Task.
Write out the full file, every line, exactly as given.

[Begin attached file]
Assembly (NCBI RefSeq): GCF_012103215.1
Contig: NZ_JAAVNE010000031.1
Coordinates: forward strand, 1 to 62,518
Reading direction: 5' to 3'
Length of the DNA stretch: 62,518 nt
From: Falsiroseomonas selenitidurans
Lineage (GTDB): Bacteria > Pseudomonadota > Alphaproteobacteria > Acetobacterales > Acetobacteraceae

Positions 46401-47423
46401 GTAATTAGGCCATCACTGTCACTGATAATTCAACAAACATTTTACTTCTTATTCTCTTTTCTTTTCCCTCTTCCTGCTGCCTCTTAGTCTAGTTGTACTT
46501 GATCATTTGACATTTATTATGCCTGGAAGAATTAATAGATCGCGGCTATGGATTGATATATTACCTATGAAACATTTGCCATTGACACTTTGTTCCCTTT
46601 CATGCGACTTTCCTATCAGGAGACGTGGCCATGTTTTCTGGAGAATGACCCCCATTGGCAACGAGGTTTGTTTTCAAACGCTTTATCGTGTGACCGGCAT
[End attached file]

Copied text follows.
Assembly (NCBI RefSeq): GCF_012103215.1
Contig: NZ_JAAVNE010000031.1
Coordinates: forward strand, 1 to 62,518
Reading direction: 5' to 3'
Length of the DNA stretch: 62,518 nt
From: Falsiroseomonas selenitidurans
Lineage (GTDB): Bacteria > Pseudomonadota > Alphaproteobacteria > Acetobacterales > Acetobacteraceae

Positions 46401-47423
46401 GTAATTAGGCCATCACTGTCACTGATAATTCAACAAACATTTTACTTCTTATTCTCTTTTCTTTTCCCTCTTCCTGCTGCCTCTTAGTCTAGTTGTACTT
46501 GATCATTTGACATTTATTATGCCTGGAAGAATTAATAGATCGCGGCTATGGATTGATATATTACCTATGAAACATTTGCCATTGACACTTTGTTCCCTTT
46601 CATGCGACTTTCCTATCAGGAGACGTGGCCATGTTTTCTGGAGAATGACCCCCATTGGCAACGAGGTTTGTTTTCAAACGCTTTATCGTGTGACCGGCAT